[Editor’s note: Henry Miller is a physician and molecular biologist, and a Fellow in Scientific Philosophy and Public Policy at Stanford University’s Hoover Institution. He was the founding director of the FDA’s Office of Biotechnology.]
Should Americans be allowed to edit their DNA to prevent genetic diseases in their children? That question, which once might have sounded like science fiction, is stirring debate as breakthroughs bring the idea closer to reality. Bioethicists and activists, worried about falling down the slippery slope to genetically modified Olympic athletes, are calling for more regulation.
The bigger concern is exactly the opposite—that this kind of excessive introspection will cause patients to suffer and even die needlessly. Anachronistic restrictions at the Food and Drug Administration and the National Institutes of Health effectively ban gene-editing research in human embryos that would lead to implantation and births. These prohibitions are inhibiting critical clinical research and should be lifted immediately.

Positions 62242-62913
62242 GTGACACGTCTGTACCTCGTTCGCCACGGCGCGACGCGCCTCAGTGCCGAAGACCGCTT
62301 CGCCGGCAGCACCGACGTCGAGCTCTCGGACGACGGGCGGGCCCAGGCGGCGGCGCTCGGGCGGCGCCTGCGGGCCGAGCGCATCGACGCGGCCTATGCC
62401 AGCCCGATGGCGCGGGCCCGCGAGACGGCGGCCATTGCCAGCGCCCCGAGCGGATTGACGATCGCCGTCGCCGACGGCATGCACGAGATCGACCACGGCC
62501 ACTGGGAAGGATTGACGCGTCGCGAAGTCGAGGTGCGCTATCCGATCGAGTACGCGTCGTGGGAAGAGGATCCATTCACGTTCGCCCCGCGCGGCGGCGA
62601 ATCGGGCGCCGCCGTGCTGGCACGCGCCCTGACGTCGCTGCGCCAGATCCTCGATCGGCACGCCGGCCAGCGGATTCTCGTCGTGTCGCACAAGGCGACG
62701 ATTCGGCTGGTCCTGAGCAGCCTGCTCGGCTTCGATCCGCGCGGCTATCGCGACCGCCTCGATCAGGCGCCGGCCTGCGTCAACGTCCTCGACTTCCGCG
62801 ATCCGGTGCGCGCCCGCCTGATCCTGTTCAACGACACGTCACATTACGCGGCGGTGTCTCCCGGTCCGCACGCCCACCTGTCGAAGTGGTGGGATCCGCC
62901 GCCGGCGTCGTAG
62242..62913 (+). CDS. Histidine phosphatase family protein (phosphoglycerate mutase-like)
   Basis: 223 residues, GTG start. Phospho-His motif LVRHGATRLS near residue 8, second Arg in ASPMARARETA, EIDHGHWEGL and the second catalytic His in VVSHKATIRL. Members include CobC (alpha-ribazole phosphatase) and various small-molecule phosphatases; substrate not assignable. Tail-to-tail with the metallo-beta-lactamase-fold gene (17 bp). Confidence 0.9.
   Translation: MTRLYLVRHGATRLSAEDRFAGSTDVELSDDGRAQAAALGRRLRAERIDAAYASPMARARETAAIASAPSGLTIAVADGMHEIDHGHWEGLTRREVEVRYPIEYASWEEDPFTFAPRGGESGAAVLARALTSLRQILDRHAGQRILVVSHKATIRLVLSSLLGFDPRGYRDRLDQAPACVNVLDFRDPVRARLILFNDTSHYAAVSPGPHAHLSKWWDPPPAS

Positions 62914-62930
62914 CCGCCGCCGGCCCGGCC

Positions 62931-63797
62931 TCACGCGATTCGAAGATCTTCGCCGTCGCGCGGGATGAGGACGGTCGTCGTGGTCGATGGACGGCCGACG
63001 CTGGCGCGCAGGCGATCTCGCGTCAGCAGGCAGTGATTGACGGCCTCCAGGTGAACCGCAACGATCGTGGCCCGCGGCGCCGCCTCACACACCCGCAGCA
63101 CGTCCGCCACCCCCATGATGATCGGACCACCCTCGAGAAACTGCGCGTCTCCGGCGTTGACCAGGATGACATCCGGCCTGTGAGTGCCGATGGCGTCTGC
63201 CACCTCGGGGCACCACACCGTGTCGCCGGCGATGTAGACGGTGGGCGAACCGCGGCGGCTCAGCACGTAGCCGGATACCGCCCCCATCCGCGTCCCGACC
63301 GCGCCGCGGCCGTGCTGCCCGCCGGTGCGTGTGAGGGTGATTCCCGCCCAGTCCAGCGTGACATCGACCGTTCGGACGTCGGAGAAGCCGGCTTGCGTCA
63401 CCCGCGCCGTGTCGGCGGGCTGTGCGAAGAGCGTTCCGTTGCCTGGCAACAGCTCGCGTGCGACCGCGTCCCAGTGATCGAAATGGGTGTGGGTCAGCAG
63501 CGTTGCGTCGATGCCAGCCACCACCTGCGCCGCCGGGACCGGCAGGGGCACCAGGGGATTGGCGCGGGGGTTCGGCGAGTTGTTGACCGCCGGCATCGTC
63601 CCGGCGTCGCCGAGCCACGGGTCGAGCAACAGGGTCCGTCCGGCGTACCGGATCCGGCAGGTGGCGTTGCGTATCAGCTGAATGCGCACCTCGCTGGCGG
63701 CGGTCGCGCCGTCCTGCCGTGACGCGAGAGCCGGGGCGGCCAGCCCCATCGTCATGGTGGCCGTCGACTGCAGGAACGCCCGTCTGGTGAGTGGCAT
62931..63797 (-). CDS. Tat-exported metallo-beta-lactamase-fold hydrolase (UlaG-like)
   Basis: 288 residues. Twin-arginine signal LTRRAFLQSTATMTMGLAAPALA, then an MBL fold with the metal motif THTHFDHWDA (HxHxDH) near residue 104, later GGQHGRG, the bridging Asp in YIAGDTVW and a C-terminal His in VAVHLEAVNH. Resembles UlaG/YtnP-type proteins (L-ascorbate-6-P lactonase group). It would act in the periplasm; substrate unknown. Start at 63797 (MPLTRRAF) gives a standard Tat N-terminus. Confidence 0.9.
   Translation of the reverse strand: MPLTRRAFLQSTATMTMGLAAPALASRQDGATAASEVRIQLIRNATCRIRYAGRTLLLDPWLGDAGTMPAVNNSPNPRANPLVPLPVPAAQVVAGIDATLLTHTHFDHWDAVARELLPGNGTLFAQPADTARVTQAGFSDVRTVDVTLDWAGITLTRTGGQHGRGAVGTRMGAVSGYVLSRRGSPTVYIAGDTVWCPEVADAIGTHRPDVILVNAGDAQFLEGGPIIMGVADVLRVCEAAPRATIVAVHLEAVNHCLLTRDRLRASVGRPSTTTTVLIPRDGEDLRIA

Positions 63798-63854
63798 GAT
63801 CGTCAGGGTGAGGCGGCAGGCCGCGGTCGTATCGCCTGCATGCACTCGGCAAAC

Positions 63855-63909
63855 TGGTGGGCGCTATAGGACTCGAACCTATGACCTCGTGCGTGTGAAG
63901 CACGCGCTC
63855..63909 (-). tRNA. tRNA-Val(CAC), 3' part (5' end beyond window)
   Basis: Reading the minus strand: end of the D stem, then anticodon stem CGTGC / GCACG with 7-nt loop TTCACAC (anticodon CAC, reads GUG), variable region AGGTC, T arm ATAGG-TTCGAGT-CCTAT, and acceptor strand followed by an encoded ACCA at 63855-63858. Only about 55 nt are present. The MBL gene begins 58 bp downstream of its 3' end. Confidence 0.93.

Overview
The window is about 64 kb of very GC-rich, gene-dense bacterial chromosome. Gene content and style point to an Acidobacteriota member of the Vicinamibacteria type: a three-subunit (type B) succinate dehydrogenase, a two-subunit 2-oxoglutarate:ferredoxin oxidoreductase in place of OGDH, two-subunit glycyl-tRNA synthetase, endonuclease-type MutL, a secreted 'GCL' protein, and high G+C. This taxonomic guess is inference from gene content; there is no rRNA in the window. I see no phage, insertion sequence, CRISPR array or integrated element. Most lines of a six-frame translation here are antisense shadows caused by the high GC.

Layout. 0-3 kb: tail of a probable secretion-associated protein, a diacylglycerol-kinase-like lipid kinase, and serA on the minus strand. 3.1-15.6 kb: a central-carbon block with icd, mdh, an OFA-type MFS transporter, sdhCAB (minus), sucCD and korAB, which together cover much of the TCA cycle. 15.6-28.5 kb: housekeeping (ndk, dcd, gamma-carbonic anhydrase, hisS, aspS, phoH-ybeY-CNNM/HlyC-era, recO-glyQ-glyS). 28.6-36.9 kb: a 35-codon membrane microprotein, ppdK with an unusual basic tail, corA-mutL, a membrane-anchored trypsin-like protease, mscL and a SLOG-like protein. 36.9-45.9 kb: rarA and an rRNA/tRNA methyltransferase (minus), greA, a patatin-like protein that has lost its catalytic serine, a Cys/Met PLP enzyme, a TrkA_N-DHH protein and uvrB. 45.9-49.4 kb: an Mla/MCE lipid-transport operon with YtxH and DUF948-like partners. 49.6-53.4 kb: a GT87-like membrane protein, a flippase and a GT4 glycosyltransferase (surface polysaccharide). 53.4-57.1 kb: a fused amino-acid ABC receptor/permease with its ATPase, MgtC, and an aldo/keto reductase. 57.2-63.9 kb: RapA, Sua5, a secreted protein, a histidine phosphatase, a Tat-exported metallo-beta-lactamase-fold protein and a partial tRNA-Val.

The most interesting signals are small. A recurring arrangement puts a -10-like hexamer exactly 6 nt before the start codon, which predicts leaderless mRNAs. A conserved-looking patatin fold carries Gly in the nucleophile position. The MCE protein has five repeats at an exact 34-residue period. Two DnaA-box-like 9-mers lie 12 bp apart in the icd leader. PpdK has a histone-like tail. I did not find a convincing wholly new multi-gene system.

As to the ethics, it would be unacceptable to modify normal embryos—the cliché about “designer babies”—but nobody is proposing to do that, and no American regulatory agency would approve it. If the concern is that embryos may be destroyed, parents with genetic diseases are already discarding many while using in vitro fertilization as a way to avoid passing on abnormal DNA.
What’s holding researchers back, at least in America, is outmoded regulations.
The GLP aggregated and excerpted this blog/article to reflect the diversity of news, opinion, and analysis. Read full, original post: Gene Editing Is Here, and Desperate Patients Want It (behind paywall)